Minister charges new managers of ECG to work towards KPIs or get kicked out
After 50 years of operating as the sole power distribution utility company in the country, the Electricity Company of Ghana (ECG) has transferred its assets to Power Distribution Services (PDS) Ghana Limited to be the electricity service provider in the southern distribution zone of the country.
The historic takeover of the assets of the ECG is under a 20-year concession agreement under which PDS is expected to inject $580 million into the distribution system in the first five years of the agreement period.
The government, however, cautioned PDS that it would lose the concession if it failed to achieve the key performance indicators (KPIs), which included reducing high electricity tarrifs and replacing obsolate equipment.
Delivery of power
The PDS is also expected to strengthen the governance, management and operations of ECG by improving the delivery of power to end users to support the socio-economic growth of Ghana.
The ECG will, however, continue to operate as a bulk energy trader and asset owner by ensuring that the network is operated and maintained according to international prudent utility practices.
At a ceremony in Accra yesterday to transfer the assets, the Senior Minister, Mr Yaw Osafo-Maafo, said Ghana had embarked on a journey in its quest towards an improved and more efficient and effective power sector through the deepening of private sector participation.
He said according to the concession agreement, PDS would invest $580 million over a five-year period and continue with the investment yearly throughout the period of the concession.
Mr Osafo-Maafo said a larger portion of the Millennium Challenge Corporation (MCC) funding of $535.7 million would also flow into the power sector, adding that the concession had earlier been planned to 25 years and had guaranteed workers’ jobs for only five years after the transfer.
However, he said, the President changed the duration of the concession to 20 years and gave at least 51 per cent of the company‘s ownership to Ghanaians.
Again, the President made sure the job of every person employed at ECG was guaranteed so long as they chose to remain at ECG, he added.
For his part, the Minister of Energy, Mr John-Peter Amewu, warned that if PDS failed to achieve the KPIs, Ghana would repossess the management of the ECG.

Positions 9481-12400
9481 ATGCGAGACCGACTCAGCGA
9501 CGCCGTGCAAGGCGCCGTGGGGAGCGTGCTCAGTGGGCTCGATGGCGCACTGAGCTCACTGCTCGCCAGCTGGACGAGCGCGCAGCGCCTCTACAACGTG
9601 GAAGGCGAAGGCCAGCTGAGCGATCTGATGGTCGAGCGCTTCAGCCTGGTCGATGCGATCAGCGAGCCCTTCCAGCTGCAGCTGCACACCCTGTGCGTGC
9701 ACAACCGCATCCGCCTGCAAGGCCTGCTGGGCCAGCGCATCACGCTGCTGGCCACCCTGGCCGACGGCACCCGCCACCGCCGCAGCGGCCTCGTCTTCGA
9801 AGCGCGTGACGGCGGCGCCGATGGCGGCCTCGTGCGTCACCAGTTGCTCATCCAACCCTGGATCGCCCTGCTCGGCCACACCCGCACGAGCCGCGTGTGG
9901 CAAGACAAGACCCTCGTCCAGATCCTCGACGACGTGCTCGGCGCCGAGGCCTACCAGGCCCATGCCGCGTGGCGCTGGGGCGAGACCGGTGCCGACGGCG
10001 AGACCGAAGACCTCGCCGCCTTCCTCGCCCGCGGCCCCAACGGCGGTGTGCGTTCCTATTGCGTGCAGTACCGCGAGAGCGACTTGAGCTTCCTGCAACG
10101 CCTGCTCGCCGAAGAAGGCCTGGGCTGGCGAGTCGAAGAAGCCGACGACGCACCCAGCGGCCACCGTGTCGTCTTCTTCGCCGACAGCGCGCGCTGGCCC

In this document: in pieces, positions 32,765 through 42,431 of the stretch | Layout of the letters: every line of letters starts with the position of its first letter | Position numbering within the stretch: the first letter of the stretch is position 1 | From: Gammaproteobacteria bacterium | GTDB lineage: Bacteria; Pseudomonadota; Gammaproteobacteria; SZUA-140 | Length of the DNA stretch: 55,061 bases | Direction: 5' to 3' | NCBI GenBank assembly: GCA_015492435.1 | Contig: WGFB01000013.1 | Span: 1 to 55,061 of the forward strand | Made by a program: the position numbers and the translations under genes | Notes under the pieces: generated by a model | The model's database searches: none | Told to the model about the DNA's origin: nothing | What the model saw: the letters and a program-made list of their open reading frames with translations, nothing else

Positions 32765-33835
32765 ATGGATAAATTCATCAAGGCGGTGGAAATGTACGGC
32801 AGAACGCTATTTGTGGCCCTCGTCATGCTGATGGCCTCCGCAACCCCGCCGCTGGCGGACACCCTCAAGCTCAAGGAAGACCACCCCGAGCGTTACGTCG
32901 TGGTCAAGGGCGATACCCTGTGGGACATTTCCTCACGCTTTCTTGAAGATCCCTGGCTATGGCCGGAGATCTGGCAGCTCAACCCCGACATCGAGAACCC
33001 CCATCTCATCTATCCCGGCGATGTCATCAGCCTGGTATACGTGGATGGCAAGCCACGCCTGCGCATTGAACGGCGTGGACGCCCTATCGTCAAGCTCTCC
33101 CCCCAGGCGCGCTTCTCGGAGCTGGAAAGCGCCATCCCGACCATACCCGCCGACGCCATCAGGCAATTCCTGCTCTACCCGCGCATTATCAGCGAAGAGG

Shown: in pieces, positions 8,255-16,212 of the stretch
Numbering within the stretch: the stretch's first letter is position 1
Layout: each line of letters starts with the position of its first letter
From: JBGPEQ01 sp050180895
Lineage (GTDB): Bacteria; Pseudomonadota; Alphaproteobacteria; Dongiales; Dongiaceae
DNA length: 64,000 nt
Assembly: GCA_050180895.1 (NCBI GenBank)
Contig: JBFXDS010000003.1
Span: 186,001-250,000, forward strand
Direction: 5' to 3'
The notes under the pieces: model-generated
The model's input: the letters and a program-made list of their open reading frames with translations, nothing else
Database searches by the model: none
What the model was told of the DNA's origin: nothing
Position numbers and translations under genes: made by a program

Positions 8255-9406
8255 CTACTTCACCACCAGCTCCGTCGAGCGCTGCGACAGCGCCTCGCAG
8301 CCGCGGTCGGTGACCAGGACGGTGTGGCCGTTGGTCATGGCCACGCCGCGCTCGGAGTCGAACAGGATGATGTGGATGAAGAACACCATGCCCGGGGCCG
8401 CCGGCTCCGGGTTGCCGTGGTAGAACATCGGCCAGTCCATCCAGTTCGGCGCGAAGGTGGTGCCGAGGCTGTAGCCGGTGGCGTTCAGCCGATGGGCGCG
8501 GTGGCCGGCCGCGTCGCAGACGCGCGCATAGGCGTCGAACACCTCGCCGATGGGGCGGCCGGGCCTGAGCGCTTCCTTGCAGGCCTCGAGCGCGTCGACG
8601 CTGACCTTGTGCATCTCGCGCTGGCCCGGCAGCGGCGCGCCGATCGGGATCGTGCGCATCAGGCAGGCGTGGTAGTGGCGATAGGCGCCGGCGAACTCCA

He said the challenges faced by the ECG were many and expressed the hope that PDS would achieve the collective mandate of providing quality, safe and reliable electricity services to support economic growth.
Mr Amewu pledged his ministry’s support to the partnership which he said would go a long way to reduce power theft, technical and commercial losses and make power consumption affordable to consumers towards achieving the industrial revolution agenda.
The energy minister warned that government would no longer entertain fraudulent power transactions, which could compel the country to pay penalties and, thus, cited previous experiences whereby the state had to spend between $25 million and $30 million for “bad power deals”.
The Minister of Finance, Mr Ken Ofori-Atta, said one of the major constraints to the country’s development was insufficient and unreliable power, hence the welcoming news by the Ghana Power Compact, through the benevolence of the United States Government, acting through the Millennium Challenge Corporation.
The Chairman of the ECG Board, Mr Kelly Gadzekpo, said in arriving at that milestone, much hard work was done in the process by all the stakeholders.
He said the ECG had not been sold, as was being speculated in some circles; rather, the company would continue to exist as a going concern but with a new business focus as a dynamic and formidable market player in the electricity industry, both locally and in the West African sub-region.
The United States (US) Ambassador to Ghana, Ms Stephanie S. Sullivan, said now in its third year of implementation, the Ghana Power Compact was the largest US government transaction under the Power Africa Initiative.
She said the compact was unique in its purpose to help restructure the Ghanaian energy sector through true private sector participation and gave an assurance that over the remaining two and a half years of the compact, the MCC would continue to invest millions of dollars in the sector.
Ghana beyond aid
Ms Sullivan said the US was committed to fully supporting Ghana in its immensely ambitious, complex and transformational agenda to move Ghana Beyond Aid, adding that the concession had been structured with the interest of Ghana’s present and future at heart.
The Managing Director of the ECG, Mr Samuel Boakye-Appiah, underscored the need for intensive change management on both sides of the ECG and PDS, as 50 years of operating as a distribution utility in the difficult and dynamic environment could not be wished away.
He said there was the need for mutual respect and learning from each other, as the real work of building the two companies would require cooperation and partnership from both companies, as well as the oversight ministries, regulators, power suppliers and all stakeholders in the electricity sector.
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